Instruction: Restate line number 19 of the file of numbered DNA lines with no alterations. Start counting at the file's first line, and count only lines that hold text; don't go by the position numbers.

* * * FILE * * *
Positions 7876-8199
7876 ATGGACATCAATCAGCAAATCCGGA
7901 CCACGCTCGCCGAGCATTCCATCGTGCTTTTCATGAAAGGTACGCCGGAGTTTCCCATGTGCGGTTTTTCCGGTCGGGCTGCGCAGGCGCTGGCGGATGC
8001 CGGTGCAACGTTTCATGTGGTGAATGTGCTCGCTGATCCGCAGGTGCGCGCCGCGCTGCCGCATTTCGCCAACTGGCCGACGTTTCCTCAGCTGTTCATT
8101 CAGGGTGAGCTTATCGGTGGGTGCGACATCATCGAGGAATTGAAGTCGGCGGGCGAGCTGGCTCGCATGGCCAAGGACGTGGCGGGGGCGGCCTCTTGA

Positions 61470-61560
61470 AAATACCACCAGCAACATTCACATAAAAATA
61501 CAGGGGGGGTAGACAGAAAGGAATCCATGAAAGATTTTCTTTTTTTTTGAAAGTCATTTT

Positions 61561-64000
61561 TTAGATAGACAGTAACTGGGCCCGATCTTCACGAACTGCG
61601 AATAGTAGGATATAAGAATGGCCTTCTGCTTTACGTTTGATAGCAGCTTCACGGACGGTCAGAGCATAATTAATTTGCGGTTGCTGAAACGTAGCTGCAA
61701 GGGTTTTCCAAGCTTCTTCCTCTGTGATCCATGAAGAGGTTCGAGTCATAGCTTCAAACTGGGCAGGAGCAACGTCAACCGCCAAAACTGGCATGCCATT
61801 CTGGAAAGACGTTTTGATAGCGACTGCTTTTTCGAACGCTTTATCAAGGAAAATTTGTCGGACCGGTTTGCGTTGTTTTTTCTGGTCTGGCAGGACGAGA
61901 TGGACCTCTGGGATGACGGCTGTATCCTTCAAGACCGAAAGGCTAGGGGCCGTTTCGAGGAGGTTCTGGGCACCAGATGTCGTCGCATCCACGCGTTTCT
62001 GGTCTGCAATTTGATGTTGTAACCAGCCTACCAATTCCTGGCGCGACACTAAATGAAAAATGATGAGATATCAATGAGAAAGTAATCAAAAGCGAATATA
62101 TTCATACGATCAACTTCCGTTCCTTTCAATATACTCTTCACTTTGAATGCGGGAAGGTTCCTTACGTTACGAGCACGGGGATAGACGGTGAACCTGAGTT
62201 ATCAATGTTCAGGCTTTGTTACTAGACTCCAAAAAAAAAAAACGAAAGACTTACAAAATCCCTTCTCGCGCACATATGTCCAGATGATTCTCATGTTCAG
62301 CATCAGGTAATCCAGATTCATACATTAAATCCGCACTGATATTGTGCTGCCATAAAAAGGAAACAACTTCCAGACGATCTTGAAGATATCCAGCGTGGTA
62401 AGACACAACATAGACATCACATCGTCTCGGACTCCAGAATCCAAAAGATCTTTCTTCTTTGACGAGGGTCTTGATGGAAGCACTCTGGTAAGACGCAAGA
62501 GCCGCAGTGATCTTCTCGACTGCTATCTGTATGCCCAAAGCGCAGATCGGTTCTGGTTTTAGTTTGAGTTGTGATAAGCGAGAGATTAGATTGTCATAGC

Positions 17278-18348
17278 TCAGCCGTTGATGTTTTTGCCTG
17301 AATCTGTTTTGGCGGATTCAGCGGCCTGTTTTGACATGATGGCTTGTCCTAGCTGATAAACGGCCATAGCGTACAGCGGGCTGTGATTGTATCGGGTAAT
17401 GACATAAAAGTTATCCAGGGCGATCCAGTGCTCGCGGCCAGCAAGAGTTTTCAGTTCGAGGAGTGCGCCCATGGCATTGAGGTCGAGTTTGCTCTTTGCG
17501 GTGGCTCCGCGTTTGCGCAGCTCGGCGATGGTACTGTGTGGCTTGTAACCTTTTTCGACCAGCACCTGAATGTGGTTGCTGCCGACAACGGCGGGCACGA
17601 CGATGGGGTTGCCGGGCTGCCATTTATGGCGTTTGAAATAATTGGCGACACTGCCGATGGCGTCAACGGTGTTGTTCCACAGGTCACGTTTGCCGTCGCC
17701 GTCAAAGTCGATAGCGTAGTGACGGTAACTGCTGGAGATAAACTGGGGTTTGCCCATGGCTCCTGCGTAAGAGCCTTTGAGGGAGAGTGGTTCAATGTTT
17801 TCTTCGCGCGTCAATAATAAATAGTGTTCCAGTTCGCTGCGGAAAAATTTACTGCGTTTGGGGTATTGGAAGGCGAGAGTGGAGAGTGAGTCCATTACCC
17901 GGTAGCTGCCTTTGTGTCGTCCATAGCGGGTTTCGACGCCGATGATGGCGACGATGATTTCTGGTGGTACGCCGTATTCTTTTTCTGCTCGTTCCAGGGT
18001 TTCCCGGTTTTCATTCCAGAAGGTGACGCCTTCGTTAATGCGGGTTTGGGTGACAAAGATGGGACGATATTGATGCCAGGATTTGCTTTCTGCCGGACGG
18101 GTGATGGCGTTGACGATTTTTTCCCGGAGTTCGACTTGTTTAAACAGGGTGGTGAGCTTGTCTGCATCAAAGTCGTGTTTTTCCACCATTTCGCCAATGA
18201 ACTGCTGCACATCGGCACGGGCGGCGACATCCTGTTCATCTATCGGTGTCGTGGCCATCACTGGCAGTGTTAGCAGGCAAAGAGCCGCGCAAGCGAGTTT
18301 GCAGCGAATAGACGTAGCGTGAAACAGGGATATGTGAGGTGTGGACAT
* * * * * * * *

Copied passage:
62401 AGACACAACATAGACATCACATCGTCTCGGACTCCAGAATCCAAAAGATCTTTCTTCTTTGACGAGGGTCTTGATGGAAGCACTCTGGTAAGACGCAAGA